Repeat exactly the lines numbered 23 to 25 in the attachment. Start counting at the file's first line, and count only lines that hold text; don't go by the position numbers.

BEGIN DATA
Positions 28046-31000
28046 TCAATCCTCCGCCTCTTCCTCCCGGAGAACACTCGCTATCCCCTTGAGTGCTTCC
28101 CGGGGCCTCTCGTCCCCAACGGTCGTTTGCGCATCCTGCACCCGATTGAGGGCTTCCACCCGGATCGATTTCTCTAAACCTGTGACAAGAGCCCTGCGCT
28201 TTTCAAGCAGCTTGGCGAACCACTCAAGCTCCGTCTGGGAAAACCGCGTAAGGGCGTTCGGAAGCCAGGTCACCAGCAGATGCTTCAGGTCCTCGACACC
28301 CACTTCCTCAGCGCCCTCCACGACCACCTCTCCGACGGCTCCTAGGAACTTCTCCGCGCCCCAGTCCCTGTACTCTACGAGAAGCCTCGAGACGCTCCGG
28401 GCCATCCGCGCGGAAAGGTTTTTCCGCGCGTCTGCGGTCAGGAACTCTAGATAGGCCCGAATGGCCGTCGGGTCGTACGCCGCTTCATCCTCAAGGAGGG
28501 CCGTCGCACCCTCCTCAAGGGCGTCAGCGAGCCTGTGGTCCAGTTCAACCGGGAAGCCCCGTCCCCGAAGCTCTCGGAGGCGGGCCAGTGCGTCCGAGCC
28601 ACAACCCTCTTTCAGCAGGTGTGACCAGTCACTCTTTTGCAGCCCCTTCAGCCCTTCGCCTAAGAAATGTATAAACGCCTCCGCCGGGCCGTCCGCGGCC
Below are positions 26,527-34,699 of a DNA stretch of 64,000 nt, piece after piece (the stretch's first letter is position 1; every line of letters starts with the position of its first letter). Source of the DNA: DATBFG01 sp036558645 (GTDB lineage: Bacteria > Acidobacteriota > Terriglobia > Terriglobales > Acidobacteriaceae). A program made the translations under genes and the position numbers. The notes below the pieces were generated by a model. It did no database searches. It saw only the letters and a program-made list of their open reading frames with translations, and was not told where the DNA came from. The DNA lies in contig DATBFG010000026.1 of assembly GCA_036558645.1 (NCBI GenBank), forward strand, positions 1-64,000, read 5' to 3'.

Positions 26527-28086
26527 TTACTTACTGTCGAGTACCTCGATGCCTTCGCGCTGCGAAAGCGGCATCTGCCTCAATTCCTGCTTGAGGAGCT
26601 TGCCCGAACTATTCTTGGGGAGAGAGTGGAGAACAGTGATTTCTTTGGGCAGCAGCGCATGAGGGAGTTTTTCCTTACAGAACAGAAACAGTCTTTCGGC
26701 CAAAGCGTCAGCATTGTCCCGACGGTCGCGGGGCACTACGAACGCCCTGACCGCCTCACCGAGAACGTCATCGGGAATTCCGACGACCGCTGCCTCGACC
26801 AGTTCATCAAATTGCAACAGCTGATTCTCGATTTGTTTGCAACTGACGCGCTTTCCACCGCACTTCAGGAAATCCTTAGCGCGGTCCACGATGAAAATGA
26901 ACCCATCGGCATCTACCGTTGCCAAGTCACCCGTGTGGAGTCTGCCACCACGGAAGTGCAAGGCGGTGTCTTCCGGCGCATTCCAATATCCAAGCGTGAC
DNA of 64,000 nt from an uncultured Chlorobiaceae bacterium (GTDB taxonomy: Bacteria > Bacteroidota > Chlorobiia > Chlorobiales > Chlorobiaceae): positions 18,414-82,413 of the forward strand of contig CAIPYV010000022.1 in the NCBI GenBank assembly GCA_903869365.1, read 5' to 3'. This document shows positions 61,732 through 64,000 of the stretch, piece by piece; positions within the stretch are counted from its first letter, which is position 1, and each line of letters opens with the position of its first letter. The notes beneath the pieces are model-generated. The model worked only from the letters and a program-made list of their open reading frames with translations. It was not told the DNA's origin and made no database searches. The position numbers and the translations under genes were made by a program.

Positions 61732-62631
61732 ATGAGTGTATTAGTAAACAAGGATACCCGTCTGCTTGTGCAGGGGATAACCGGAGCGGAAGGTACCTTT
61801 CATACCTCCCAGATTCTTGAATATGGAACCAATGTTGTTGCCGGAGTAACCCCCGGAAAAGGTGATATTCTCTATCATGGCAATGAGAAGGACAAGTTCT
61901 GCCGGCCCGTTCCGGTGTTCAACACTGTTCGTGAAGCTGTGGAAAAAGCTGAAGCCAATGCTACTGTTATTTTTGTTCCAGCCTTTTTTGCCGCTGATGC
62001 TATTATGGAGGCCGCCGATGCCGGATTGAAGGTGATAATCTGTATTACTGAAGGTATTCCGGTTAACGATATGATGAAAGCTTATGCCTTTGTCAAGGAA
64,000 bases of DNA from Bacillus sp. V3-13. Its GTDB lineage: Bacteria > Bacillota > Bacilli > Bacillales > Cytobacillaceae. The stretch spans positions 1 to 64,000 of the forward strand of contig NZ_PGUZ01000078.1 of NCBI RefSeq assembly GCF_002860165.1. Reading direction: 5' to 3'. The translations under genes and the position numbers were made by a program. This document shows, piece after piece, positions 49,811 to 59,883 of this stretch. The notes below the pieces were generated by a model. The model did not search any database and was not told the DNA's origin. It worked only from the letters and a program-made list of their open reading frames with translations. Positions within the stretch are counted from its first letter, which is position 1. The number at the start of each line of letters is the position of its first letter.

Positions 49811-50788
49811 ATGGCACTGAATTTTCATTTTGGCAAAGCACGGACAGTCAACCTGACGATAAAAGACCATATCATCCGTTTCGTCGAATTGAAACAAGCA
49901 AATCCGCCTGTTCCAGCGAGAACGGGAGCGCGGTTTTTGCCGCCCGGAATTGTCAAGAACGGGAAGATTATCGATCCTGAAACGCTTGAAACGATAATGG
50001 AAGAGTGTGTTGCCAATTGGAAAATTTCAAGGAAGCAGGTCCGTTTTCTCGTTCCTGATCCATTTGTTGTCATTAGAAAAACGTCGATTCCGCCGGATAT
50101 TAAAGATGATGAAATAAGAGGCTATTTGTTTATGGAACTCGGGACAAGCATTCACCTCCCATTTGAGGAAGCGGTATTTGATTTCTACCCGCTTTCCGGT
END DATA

Positions 49811-50788
49811 ATGGCACTGAATTTTCATTTTGGCAAAGCACGGACAGTCAACCTGACGATAAAAGACCATATCATCCGTTTCGTCGAATTGAAACAAGCA
49901 AATCCGCCTGTTCCAGCGAGAACGGGAGCGCGGTTTTTGCCGCCCGGAATTGTCAAGAACGGGAAGATTATCGATCCTGAAACGCTTGAAACGATAATGG